There was the pretentious ex-military officer whose dick was literally as big as a baby’s arm holding an apple. He’d boast, “Oooh, the girls are all afraid of it at first, but then they’re bouncing up and down on it like there’s no tomorrow!” My rule with him was that as soon as I said stop, he had to pull out no matter what. One time, I told him to get off me and he just kept keening, “Oh, baby, I’m almost there, I’m so close…” So in a display of hysterical strength, I flipped him off of me and he sailed over the bed ass over teakettle, landing headfirst into a lamp. After that I had his perfect obedience.

Then there’s Rick, the most entitled, whiny Jew boy I ever did meet—and having grown up in the Russian Jewish community, I know from whiny Jew boys. There’s nothing atypical or particularly memorable about him except for the fact that he’s everything that annoys me about clients taken to the nth degree. When I first started to see him he used to complain to the other escorts about me, because I wouldn’t massage his pasty white anus—”she has a shitty attitude!” I always wanted to point out that I might have a shitty attitude, but he had a shitty ass. Nowadays whenever I see him he always goes on at length about how FAT one of our mutual escort friends has gotten and how DISGUSTING it is. I always want to turn his face to the mirror to look at his washed out, chubby, bald self head on, but so far I’ve resisted the temptation. Rick is a pharmacist, but that’s never allowed me any drug-related advantages. He’s always wondering why he can’t get a date while complaining vociferously and at misogynistic length about every woman he meets over dating sites. He’s also the one client I ever worried might DIE while in session with mehe came in to see me once right after getting stung by a bee in the parking lot of my incall, and his allergies were so severe I thought I’d have to out him in order to call an ambulance for him for a few minutes till he gathered himself enough to drive himself to the ER. Death by allergies—so stereotypically whiny Jew boy, if you’ll pardon my self-hating anti-Semitism.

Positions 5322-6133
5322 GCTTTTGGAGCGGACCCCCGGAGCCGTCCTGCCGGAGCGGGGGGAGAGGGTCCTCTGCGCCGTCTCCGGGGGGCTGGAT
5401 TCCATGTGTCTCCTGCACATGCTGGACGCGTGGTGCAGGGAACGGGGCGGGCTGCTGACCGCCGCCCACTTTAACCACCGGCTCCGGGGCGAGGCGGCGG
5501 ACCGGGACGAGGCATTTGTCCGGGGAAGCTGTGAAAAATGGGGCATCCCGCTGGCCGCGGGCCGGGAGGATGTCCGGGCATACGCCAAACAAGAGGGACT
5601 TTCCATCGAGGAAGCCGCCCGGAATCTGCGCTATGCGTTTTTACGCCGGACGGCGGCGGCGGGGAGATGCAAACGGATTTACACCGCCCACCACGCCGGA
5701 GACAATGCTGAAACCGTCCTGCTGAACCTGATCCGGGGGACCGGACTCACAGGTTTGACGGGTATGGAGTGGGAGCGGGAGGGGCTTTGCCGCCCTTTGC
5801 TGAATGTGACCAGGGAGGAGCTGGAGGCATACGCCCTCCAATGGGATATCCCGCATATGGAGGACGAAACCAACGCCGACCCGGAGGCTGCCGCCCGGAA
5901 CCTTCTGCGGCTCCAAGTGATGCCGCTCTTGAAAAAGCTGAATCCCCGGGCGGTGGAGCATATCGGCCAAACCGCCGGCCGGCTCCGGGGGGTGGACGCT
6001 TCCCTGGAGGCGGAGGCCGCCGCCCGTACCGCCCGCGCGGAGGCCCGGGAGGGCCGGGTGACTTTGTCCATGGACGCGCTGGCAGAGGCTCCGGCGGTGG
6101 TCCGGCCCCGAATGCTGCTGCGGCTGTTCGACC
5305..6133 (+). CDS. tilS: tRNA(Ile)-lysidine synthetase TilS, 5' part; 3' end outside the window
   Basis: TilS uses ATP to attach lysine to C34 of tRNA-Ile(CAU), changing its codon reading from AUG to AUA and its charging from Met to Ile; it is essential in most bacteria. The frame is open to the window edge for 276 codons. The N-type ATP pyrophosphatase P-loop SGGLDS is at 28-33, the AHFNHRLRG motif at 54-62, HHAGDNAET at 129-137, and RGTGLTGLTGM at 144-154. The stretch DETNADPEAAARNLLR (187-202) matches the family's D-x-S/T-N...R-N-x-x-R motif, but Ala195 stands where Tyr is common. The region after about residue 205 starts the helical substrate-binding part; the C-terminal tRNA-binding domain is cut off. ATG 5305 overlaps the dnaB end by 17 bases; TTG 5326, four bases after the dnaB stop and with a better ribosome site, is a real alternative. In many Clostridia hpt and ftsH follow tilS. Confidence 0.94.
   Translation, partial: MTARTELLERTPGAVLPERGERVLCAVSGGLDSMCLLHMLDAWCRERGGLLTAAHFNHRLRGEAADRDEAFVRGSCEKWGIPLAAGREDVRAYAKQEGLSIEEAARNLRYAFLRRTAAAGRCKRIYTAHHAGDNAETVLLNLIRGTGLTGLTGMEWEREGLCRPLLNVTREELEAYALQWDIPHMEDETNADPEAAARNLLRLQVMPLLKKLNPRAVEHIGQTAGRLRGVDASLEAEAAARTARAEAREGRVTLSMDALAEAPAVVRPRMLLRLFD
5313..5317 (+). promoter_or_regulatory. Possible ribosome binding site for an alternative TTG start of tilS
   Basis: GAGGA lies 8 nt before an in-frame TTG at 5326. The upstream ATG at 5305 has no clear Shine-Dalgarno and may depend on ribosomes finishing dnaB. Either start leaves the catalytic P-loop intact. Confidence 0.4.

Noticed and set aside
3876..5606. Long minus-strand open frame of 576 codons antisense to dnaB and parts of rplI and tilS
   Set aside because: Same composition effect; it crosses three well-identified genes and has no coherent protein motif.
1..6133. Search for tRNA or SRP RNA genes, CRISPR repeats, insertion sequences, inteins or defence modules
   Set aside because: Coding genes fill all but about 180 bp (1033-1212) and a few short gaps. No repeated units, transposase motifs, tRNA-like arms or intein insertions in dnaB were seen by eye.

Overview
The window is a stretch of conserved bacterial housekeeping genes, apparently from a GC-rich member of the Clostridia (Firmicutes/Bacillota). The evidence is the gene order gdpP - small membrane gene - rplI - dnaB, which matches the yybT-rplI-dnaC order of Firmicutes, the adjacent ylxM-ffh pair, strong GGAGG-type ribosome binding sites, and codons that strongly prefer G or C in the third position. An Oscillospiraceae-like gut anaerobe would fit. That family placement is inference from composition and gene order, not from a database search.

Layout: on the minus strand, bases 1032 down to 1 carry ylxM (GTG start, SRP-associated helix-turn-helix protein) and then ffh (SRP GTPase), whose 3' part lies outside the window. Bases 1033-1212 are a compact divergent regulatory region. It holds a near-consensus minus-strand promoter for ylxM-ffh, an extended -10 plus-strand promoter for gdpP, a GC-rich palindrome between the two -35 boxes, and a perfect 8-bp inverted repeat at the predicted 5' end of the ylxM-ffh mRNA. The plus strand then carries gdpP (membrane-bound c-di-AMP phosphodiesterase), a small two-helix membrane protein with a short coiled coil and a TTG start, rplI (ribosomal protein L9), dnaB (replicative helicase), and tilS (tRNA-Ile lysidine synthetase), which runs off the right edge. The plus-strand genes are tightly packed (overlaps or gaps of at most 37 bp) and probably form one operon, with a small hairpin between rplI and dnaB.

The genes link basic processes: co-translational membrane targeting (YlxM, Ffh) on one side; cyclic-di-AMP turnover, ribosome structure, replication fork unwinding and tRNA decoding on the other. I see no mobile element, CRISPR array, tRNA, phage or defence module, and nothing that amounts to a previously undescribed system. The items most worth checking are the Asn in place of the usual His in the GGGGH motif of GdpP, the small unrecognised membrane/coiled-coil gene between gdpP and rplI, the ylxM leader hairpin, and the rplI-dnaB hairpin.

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photoscI live a double life. By day, I am a software developer, living in a world where your choice of hoodie, afternoon beer, and text editor mark your rank within the social tribe. At night, my mousy ponytail comes down and the Givenchy Rouge goes on as I fire up my snowball microphone and HD webcam. No doubt, I’m probably getting naked for guys whose open source code I use day to day in my projects. I’m a tech geek and proud cam model. That’s why last month’s  Federal Trade Commission ruling that the popular photo sharing mobile app Snapchat deceived its users has me fuming.